If your travel plans take you to Oregon in summer or fall, 2012, consider a visit to some of its exceptional wine-producing regions. Said to be one of the most diverse grape-growing and wine-producing areas in the world, Oregon has a variety of elevations and climactic conditions that lead to the creation of an impressive number of wines not usually available for tasting on wine tours elsewhere.
The area with the biggest national distribution is the vast and productive Willamette (pronounced will AM’ et) Valley with such renowned names as King Estates, Amity, etc. It’s especially known for its Pinots. But there are half a dozen other Oregon wine regions worth getting to know. One of my favorites is the Umpqua.
South of Willamette and about 45 miles long and only 1/3 as wide, the Umpqua Valley is actually the Northwest’s oldest wine region. Commercial wine has been coming out of this fertile oval for about 140 years thanks to what the Southern Oregon Winery Association calls, “multiple ecosystems”. Google Southern Oregon Winery Association for a detailed map of the Umpqua.
Three relative newcomers are taking Umpqua wines to a higher level. The cooler north end’s Brandborg produces especially vibrant whites. The Umpqua’s definitely eclectic mid-valley allows Reustle Prayer Rock Vineyards to successfully explore many varietals. South-end Spangler produces outstanding, award-winning reds. All have tasting rooms as do most of the other dozen or so wineries of the Umpqua.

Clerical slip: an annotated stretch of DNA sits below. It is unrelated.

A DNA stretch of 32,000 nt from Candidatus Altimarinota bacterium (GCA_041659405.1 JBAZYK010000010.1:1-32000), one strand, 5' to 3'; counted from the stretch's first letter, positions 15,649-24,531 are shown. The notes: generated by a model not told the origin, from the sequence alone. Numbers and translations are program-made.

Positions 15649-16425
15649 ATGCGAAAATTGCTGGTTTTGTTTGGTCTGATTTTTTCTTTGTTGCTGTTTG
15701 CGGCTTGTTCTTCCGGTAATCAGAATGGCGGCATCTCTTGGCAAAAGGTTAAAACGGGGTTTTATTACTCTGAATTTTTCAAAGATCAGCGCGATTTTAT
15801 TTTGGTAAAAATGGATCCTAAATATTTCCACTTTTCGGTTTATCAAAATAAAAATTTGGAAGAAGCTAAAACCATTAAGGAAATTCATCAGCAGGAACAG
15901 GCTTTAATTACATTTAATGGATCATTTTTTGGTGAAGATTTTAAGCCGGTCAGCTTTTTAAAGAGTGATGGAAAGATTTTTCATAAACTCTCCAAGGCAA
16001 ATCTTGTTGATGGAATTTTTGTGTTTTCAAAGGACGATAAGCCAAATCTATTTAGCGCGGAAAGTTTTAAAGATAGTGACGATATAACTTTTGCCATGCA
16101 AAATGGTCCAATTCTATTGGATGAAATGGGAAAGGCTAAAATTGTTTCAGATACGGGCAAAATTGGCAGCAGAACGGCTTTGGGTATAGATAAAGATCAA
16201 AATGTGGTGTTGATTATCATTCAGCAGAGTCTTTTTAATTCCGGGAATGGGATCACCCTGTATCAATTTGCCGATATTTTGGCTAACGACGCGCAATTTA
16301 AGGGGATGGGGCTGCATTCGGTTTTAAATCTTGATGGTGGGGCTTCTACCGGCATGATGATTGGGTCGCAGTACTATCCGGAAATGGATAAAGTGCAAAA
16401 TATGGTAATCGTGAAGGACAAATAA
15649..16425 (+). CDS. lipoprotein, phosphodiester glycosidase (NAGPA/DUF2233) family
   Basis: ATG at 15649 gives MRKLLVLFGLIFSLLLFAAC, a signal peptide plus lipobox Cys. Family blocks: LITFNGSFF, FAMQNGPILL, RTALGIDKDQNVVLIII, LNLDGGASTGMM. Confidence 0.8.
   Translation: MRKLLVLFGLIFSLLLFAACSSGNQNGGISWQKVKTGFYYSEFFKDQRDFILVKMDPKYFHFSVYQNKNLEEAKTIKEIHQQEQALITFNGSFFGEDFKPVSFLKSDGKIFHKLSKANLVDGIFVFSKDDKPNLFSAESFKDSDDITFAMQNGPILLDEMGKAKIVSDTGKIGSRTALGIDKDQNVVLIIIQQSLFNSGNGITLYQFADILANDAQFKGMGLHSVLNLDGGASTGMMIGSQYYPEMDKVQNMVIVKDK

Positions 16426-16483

In Elkton, Oregon, Brandborg crafts what it calls “Coolest, Cool Climate Varietals”. Ten years ago Terry and Sue Brandborg became attracted to the Umpqua for what they judged to be the perfect climate for Pinot Noir, now their signature wine. But Brandborg’s tasting room visitors can now also sip some sensational whites, like their Pinot Gris.
Reustle Prayer Rock’s vineyard is so ideally located that Reustle became the first winery in the US to produce Austria’s complex Grüner Veltliner. Gloria Reustle believes that wine is best celebrated when accompanied by food and serves delicious cheese wedges and other tasty treats with samples of her impressive wines. The Reustle family moved to the Umpqua from the New York City area almost eleven years ago. Since their first production year, 2004, they have been able to prosper by selling their wines only through their club, which Ruth and I joined. Reustle’s brochure invites, “Come as Strangers, Leave as Friends” and it’s true.
On the outskirts of Roseberg at the south end of the Umpqua, Spangler is becoming one of the best wineries in Oregon. Pat and Loree Spangler, also on the scene since 2004, have a second tasting room closer to Portland in Newberg, Oregon, and a growing reputation for making what they call big, bold reds from Bordeaux varieties and crafted blends in a place with multiple microclimates. Multiple awards are resulting.